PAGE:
Spirit In the Park 

One of traditional gospel's last great acts, the Blind Boys Of Alabama, close out this season's Live At the Garden.

California, both metaphorically and physically, is about as far as you can travel from Alabama within the 48 contiguous United States. Yet for the last few weeks, at least, the Blind Boys Of Alabama have called the Golden State home. "I've been out here too long," Clarence Fountain laughingly says, the group's leader, in a telephone interview shortly after shooting the Blind Boys' first-ever music video. "We hope it turns out all right," he adds in a deep, mellifluous voice. "But as far as I'm concerned, I'm done with it."

It's been a busy year for the Blind Boys. They've been on the road almost constantly, performing at the New Orleans Jazz Fest and the Newport Folk Festival and everywhere in between. The hectic pace is de rigueur for Fountain, who says that he likes touring. "I like to keep moving. You know, in 1944, we hit the road and never looked back. We've been goin' on ever since."

And what a journey it's been: Fountain, a native of Tyler, Alabama ("50 miles from Montgomery, out in the Cotton Belt"), came to the Talladega Institute For the Blind in 1939, when he was just 10 years old. He joined the all-male chorus there then decided to form his own four-part harmony group. "For a while, we called ourselves the Happy Land Singers, and we toured all around the country," Fountain remembers. "Then, a promoter put us on a show with another blind group, the Jackson Harmonies from Mississippi. He billed it as a contest between the Blind Boys Of Alabama and the Blind Boys Of Mississippi. The name worked good, so we stuck with it."

While the group enjoyed great success on the gospel circuit, Fountain eventually left for a solo career. He recorded a handful of albums for the Jewel label then rejoined the Blind Boys in 1980. "It's better to sing with the group," he says today. "It gives me more oomph, a real foundation to lean on."

On the Blind Boys' latest, Higher Ground, Fountain leads fellow singers Jimmy Carter and George Scott through a dozen rousing tunes. Their intricate harmonies imprint time-honored gospel standards like "I Shall Not Walk Alone" and "Precious Lord" as well as nontraditional numbers like Funkadelic's "Me and My Folks" and Prince's "The Cross" with the Blind Boys' signature sound.

"The Cross" gets a particularly poignant reading from the group. "I never thought about singing a Prince song," Fountain admits, "but once we got through the logistics of the harmonies, we just wanted to jump up and sing it. As long as it's not someone talking about 'my baby' or 'I love her' or 'please, do it to me!,' then it's all right."

A successful attempt at reinventing the Blind Boys for a new audience, Higher Ground also features covers of songs from Curtis Mayfield, Aretha Franklin, and reggae icon Jimmy Cliff. And the Boys are backed by a new generation of roots musicians, most notably pedal-steel player Robert Randolph and his Family Band, along with organist Ben Harper. Randolph's guitar work constantly drives the group forward, swirling and soaring to great effect, particularly on the album's title track, a Stevie Wonder cover.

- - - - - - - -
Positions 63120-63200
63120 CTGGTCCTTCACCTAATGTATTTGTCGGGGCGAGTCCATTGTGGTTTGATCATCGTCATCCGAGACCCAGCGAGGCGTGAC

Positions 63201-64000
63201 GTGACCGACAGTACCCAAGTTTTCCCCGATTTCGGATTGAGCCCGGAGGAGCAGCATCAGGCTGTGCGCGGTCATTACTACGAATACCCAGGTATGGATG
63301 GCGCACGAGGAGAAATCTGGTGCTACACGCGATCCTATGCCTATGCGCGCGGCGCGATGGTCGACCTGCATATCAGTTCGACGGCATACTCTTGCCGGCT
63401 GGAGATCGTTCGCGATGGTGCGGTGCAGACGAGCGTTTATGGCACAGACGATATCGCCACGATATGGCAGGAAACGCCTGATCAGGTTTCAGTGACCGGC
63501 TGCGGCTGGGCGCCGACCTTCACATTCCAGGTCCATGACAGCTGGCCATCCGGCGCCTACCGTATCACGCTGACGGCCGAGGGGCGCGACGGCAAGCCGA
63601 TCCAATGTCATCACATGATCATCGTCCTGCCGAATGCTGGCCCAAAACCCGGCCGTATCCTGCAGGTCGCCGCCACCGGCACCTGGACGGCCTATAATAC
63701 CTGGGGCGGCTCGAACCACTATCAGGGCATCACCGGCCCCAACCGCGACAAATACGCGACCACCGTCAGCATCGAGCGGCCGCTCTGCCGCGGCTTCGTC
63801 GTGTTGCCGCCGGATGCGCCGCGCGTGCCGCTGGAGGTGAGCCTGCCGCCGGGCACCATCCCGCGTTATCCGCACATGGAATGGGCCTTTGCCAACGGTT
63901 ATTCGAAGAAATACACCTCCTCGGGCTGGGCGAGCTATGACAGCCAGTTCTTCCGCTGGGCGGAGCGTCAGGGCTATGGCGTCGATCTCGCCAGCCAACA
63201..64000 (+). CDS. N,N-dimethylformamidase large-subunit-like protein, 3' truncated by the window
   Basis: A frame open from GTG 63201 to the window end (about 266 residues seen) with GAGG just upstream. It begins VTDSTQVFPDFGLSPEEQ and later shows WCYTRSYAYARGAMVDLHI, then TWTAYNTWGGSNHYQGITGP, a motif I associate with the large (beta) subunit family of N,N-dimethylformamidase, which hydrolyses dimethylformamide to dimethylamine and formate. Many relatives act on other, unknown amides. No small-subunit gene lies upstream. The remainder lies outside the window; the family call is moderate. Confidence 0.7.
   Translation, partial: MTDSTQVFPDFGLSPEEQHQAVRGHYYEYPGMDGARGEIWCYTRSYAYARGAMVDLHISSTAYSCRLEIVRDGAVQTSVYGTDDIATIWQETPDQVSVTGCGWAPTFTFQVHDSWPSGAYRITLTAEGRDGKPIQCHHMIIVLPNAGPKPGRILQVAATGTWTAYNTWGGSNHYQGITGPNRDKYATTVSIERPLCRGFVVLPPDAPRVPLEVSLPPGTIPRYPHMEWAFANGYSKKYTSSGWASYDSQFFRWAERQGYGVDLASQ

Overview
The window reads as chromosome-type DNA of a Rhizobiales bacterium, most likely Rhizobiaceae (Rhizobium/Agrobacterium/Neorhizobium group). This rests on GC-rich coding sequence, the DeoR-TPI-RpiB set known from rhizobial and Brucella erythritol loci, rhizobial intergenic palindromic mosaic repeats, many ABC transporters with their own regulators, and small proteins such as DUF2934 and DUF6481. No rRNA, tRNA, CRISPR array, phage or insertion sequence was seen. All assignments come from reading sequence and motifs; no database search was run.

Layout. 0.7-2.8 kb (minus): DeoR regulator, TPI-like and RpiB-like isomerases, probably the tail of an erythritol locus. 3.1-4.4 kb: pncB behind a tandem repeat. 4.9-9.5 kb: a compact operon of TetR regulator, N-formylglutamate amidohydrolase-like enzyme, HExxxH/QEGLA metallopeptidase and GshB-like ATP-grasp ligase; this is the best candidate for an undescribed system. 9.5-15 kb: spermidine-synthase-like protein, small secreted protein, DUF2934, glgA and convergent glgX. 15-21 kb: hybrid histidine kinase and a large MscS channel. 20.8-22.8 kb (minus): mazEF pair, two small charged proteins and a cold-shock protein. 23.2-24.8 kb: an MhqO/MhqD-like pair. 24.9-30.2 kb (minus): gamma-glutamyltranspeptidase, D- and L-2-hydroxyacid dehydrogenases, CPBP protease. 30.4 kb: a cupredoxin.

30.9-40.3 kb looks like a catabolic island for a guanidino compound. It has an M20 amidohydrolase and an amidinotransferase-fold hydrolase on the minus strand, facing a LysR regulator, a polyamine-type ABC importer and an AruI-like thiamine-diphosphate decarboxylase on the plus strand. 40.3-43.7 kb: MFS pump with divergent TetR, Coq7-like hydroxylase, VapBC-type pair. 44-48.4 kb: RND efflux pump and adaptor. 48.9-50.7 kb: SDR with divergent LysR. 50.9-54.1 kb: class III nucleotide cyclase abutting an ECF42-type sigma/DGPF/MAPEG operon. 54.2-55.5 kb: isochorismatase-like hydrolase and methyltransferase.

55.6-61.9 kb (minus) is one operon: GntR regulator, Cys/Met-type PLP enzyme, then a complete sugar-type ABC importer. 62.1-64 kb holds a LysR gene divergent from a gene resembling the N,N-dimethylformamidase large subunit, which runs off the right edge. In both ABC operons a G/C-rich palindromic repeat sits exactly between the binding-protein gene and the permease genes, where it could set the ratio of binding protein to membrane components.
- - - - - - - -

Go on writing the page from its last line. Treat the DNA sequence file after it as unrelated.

"Here's the deal," Fountain continues. "If we think the song is right, we sit down and take it apart and listen to the words and see how they correspond to how we want to sing it. Music is music, and a song is good if you can feel the emotion to really sing it. We're doing a good thing, thinking about God, knowing how God works, and knowing what to do and how to do it. I'm glad we do what we do. Like tonight, we're playing a concert here [Sacramento], and in the morning, we'll jump on a flight to Chicago and sing a show with the Spirit Of the Century Band [John Hammond, David Lindley, Charlie Musselwhite, Danny Thompson, and Michael Jerome, the band who backed the Blind Boys on last year's Grammy-winning Spirit Of the Century album]. It's just a circle that goes 'round and 'round."

"We love to get up and celebrate and do what we need to do. Thursday, we'll be doin' it in Memphis. We're gonna do it, don't worry about that!" Fountain exclaims. The deep voice suddenly becomes quiet, and for a moment, Fountain is lost in thought. "One of my favorite composers, Rev. Herbert Brewster, was from Memphis," he says contemplatively. "When you sing one of his tunes, it comes out just like it was supposed to. He was quite a songwriter. To think about the songs that he wrote It seems like all the good gospel singers are dead and gone." And then he's off and running again: "I like Memphis because it's just a big ol' country town. Good food -- I like the good Memphis barbecue. When we go, we just hole up and get a belly full of food and then get to work. Anytime you're going to where the good food is, you can count me in."


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